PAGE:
New Association Health Plan Rules On Hold

April 8, 2019

In 2018, the Department of Labor (DOL) released a final rule that gave small businesses more freedom to join together as a single group to purchase health insurance in the large group market or to self-insure. These benefit arrangements are called association health plans (AHPs). This Update is intended to alert employers that a federal judge has now ruled that key parts of the DOL’s final rule on AHPs are invalid. Under this 2019 ruling, small groups, individuals, and sole proprietors are not permitted to band together to gain the buying power of a large group for purposes of purchasing health insurance under the AHP rule. The 2019 court ruling now effectively puts a hold on development of AHPs in all states, even those states that were open to implementation of the AHP rule. These states may now need to unwind any prior AHP related approvals.

AHP Background

In 2017, President Donald Trump signed an executive order directing the DOL to consider issuing regulations that would permit more employers to form AHPs as a way to expand access to more affordable health coverage. The DOL was specifically instructed to consider expanding when an AHP may be treated as a single plan under the Employee Retirement Income Security Act (ERISA). Accordingly, the 2018 AHP rule was issued.

An AHP is a type of group health plan that is sponsored by a group or association of employers (instead of a single employer) to provide health coverage to employees of the AHP’s members. By forming AHPs, small employers can avoid certain Affordable Care Act (ACA) reforms that apply to the small group market. However, in exchange for lower premiums, AHPs may cover fewer benefits. Because AHPs are also regulated at the state level, the availability of these plans depends on each state’s regulatory approach.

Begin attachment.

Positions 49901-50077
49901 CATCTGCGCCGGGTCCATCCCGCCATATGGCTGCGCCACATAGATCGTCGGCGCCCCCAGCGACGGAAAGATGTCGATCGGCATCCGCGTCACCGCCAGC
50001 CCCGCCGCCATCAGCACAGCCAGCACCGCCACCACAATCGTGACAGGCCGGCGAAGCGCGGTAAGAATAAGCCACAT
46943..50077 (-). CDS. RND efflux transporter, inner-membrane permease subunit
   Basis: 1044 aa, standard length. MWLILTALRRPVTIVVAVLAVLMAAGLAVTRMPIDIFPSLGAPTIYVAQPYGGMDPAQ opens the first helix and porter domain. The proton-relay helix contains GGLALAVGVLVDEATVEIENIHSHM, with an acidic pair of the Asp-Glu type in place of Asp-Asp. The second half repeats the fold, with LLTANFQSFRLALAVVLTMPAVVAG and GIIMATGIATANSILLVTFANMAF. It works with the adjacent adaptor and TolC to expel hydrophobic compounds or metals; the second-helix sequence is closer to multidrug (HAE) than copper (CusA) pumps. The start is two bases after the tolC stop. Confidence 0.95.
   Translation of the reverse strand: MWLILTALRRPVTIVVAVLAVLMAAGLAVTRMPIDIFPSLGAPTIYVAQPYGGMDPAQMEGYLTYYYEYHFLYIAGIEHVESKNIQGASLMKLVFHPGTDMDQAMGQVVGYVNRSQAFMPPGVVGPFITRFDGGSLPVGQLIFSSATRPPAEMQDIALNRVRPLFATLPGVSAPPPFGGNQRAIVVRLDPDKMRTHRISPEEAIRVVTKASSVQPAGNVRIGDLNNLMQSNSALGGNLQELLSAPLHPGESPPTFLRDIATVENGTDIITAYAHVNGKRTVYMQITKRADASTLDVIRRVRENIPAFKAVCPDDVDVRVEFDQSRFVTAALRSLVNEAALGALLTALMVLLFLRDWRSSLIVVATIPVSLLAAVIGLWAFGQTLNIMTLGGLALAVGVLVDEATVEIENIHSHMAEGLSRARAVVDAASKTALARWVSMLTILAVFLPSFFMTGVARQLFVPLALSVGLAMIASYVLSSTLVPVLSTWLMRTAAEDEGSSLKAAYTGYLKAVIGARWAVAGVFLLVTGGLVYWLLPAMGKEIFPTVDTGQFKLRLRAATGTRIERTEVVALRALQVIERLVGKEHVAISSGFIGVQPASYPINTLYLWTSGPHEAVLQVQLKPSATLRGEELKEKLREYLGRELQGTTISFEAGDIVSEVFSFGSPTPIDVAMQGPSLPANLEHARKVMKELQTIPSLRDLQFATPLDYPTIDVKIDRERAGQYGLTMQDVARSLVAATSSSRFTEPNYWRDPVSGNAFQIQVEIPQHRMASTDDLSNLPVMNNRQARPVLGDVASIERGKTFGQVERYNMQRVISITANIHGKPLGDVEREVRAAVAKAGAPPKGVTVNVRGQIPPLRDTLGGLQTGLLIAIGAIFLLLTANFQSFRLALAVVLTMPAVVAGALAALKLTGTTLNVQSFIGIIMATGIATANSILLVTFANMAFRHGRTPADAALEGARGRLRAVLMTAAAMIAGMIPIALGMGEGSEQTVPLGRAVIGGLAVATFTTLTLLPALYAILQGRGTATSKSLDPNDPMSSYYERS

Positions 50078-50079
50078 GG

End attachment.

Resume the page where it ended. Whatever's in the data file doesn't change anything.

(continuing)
For many employers, employees, and their families, AHPs promised to offer greater flexibility and more affordable benefits. But like many other workplace health plans, AHPs are subject to important state and federal consumer protection rules and requirements. To meet their responsibilities, plan sponsors and employers would need to understand some basic rules for managing and operating group health plans and other employee welfare benefit plans, particularly those set out in ERISA (which sets standards of conduct for those who manage group health plans and their assets). For more on AHPs, see the DOL Association Health Plans – ERISA Compliance Assistance publication directed at employers to help them understand their responsibilities under ERISA. The IRS also issued guidance on how the ACA’s employer shared responsibility rules would apply to AHPs.

DOL Response

The DOL’s Employee Benefits Security Administration (EBSA) disagrees with the 2019 court ruling on AHPs and is considering all available options in consultation with the Department of Justice including the possibility of appealing the decision and the possibility of requesting that the court stay its decision pending an appeal. At this time, the DOL has not reached a decision on how to proceed. In the meantime, the DOL has published Questions and Answers (Q&As) to address issues that may arise in relation to the court’s 2019 ruling. These Q&As will be updated as this matter evolves.

The 2019 AHP court ruling has effectively put a hold on development of AHPs in all states, even those states that were open to implementation of the AHP rule. Employers and business owners that have joined an AHP, or are considering doing so, should review how their plans may be affected by the 2019 court ruling. Please contact your Conner Strong & Buckelew account representative toll-free at 1-877-861-3220 with any questions. For a complete list of Legislative Updates issued by Conner Strong & Buckelew, visit our online Resource Center.

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